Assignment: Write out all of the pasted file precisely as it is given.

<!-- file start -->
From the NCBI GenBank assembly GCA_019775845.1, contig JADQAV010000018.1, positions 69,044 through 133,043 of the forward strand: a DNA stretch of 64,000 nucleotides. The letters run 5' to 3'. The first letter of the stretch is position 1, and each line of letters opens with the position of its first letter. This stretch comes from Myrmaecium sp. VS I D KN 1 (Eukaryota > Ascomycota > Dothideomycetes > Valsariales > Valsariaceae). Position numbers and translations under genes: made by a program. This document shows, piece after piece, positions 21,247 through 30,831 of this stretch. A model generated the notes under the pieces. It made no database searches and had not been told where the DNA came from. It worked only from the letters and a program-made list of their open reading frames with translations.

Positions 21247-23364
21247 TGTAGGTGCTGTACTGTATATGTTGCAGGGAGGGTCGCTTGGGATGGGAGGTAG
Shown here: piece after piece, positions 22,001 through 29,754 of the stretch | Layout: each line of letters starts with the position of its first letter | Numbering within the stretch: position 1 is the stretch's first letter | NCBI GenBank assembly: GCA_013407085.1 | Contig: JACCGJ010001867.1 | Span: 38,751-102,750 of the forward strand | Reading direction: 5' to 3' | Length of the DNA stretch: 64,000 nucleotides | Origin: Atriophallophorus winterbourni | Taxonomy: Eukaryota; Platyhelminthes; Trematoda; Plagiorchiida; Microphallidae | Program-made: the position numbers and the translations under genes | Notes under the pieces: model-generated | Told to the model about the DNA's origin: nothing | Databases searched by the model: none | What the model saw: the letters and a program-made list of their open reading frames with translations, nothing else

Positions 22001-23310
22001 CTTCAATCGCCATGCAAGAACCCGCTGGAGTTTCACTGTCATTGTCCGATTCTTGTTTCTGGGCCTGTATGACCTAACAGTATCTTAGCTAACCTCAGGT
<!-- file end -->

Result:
From the NCBI GenBank assembly GCA_019775845.1, contig JADQAV010000018.1, positions 69,044 through 133,043 of the forward strand: a DNA stretch of 64,000 nucleotides. The letters run 5' to 3'. The first letter of the stretch is position 1, and each line of letters opens with the position of its first letter. This stretch comes from Myrmaecium sp. VS I D KN 1 (Eukaryota > Ascomycota > Dothideomycetes > Valsariales > Valsariaceae). Position numbers and translations under genes: made by a program. This document shows, piece after piece, positions 21,247 through 30,831 of this stretch. A model generated the notes under the pieces. It made no database searches and had not been told where the DNA came from. It worked only from the letters and a program-made list of their open reading frames with translations.

Positions 21247-23364
21247 TGTAGGTGCTGTACTGTATATGTTGCAGGGAGGGTCGCTTGGGATGGGAGGTAG
Shown here: piece after piece, positions 22,001 through 29,754 of the stretch | Layout: each line of letters starts with the position of its first letter | Numbering within the stretch: position 1 is the stretch's first letter | NCBI GenBank assembly: GCA_013407085.1 | Contig: JACCGJ010001867.1 | Span: 38,751-102,750 of the forward strand | Reading direction: 5' to 3' | Length of the DNA stretch: 64,000 nucleotides | Origin: Atriophallophorus winterbourni | Taxonomy: Eukaryota; Platyhelminthes; Trematoda; Plagiorchiida; Microphallidae | Program-made: the position numbers and the translations under genes | Notes under the pieces: model-generated | Told to the model about the DNA's origin: nothing | Databases searched by the model: none | What the model saw: the letters and a program-made list of their open reading frames with translations, nothing else

Positions 22001-23310
22001 CTTCAATCGCCATGCAAGAACCCGCTGGAGTTTCACTGTCATTGTCCGATTCTTGTTTCTGGGCCTGTATGACCTAACAGTATCTTAGCTAACCTCAGGT